Thursday November 27, 2014

Advice for the roses


Several of you have told me that your roses suffered this past winter. So did ours; only two made it over the winter, and we are keeping a watchful eye on the third, hoping for the best. So we lost probably half of our roses.

It’s disappointing, but perhaps this gives us the perfect chance to redo our “rose garden”. As you and I always say, a garden is never finished, and looking at that row of lifeless twigs makes me want to start fresh in that area. So where do we begin?

Once we have cleared away the old debris, we will dig that area and clean up any old roots or branches that are left behind.  In my much- thumbed “Roses” book from the Time-Life Encyclopeida of Gardening, we are advised to plant our roses about three feet apart. Climbers and shrub roses ahould be six feet apart. Dig a hole at least 18 inches wide and 18 inches deep. The book says “the key to proper planting depth for most roses is the knucklelike knot of wood on the main stem… should be located at he garden’s normal ground level if you live in moderate climate (zones 6-7). Northern gardeners (zones 3 – 5) se their plants so that the bed union, which is very vulnerable to harm from cold, is located one to two inches below the surface.”

We are never supposed to cut the roots to make the rose fit into the hole; if they do no go in properly, make the hole bigger. Try not to disturb the roots any more than necessary. Let them fit into the hole in a natural manner.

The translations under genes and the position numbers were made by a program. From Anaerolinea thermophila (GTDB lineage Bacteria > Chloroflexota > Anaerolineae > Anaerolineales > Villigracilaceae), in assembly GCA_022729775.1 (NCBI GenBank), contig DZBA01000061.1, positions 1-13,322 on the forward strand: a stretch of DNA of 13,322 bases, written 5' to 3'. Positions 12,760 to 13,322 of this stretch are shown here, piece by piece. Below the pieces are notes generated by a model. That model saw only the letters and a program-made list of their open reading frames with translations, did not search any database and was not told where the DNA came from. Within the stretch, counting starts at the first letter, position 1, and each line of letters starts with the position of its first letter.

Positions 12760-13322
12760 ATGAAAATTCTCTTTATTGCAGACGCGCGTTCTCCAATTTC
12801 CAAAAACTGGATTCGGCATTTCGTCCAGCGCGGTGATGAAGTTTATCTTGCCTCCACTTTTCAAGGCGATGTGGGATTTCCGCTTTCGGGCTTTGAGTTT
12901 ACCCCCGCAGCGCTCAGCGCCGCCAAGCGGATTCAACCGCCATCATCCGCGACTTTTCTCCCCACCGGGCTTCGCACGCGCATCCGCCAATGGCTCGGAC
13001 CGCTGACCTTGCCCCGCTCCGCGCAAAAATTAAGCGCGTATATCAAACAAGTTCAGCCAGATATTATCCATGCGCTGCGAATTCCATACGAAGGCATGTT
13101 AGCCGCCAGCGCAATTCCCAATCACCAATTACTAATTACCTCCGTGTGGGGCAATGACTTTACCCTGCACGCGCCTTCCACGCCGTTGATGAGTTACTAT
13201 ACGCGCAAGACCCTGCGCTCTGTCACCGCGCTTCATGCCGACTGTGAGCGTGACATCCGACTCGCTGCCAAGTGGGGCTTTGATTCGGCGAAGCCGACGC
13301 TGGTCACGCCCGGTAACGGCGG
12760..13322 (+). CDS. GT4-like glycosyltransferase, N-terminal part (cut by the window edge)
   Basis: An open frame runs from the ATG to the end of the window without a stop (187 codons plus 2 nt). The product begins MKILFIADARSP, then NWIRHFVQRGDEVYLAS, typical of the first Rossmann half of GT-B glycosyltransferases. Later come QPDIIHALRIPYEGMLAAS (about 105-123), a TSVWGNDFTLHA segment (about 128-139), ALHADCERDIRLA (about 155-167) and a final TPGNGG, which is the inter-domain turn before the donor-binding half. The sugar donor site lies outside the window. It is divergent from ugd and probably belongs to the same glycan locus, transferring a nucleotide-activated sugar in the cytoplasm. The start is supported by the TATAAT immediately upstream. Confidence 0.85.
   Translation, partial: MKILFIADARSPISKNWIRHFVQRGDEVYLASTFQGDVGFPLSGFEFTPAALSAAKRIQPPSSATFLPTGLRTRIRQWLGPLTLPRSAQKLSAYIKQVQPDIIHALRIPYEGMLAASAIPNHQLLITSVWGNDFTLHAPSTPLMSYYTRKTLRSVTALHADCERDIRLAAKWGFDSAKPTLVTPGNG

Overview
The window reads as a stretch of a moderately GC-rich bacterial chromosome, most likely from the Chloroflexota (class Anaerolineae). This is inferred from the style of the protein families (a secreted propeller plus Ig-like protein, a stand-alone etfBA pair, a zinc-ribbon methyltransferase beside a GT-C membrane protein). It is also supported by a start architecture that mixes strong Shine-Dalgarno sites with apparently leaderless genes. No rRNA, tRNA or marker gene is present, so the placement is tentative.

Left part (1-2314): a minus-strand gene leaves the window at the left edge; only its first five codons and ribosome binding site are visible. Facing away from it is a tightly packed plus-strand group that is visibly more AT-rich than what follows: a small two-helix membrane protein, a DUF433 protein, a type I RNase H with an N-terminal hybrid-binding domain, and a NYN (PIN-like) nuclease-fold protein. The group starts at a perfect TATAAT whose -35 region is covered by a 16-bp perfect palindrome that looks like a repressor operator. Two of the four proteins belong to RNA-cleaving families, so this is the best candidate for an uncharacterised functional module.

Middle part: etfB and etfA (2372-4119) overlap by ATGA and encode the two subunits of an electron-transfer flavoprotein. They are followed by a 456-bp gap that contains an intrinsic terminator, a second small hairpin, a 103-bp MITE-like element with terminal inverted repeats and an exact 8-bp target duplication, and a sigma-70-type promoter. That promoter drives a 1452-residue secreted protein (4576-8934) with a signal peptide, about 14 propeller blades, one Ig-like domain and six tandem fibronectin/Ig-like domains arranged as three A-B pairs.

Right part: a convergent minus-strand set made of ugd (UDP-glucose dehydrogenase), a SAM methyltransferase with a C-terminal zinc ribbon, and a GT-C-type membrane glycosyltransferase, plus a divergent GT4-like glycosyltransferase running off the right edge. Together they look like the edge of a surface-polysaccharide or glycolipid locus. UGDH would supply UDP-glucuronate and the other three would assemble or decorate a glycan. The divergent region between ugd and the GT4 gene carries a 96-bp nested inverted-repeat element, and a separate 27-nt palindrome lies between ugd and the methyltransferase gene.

Once the rose is set properly in the hole, gently fill the hole with soil. The book suggests that once the hole is filled to within three inches from the top, gently fill the remainder of the hole with water. When this water has been absorbed, then finish filling in the hole with soil.

Unless there is a broken branch that shold be trimmed, we should refrain from pruning for a full year. The rose will need all of its energy to get settled in is new home.

To get them to produce the lovely roses we are waiting for, we must make sure that our roses have adequate food and water. This applies not only to our new roses, but to established roses as well. Water is crucial, because if there isn’t enough moisture, then the rose can’t absorb any fertilizer that might be present in the soil. It is better to give the rose a good soaking once a week rather than just wet the top of the soil two or three times a week. We should make sure not to wet the rose leaves when we are watering, as this could encourage various diseases. To help keep the soil moist, we can use two to four inches of mulch. This will help with the moisture, but it will also help to keep the soil cooler, and slow down the weeds!

As for the fertilizer, there are specific fertilizers formulated just for our roses. Ask the garden experts at our greenhouses for their recommendations. Fertlizers are made up of nitrogen, to help lush foliage; phosporus that helps flower production and root growth; and potassium to help promote growth and strength. But as I read a litle further in my book, it said that newly set bushes don’t need any additional food until after the first batch of flowers appear.

There was also a section on pest control, but right now let’s focus on getting our rose beds established! I can’t wait to get started! Some very dear friends gave us a lovely rosebush, so our new rose garden is on its way!

I’d like to thank the Kamsack Horticultural Society for inviting me and another hort member, Helen Flavel (an enthusiastic gardener and gifted flower arranger), to visit their last meeting. It was great to visit with all of you! I love chatting with other gardeners — I always learn something! And I get to meet wonderful people in the process! Bonus!

Have a great week!



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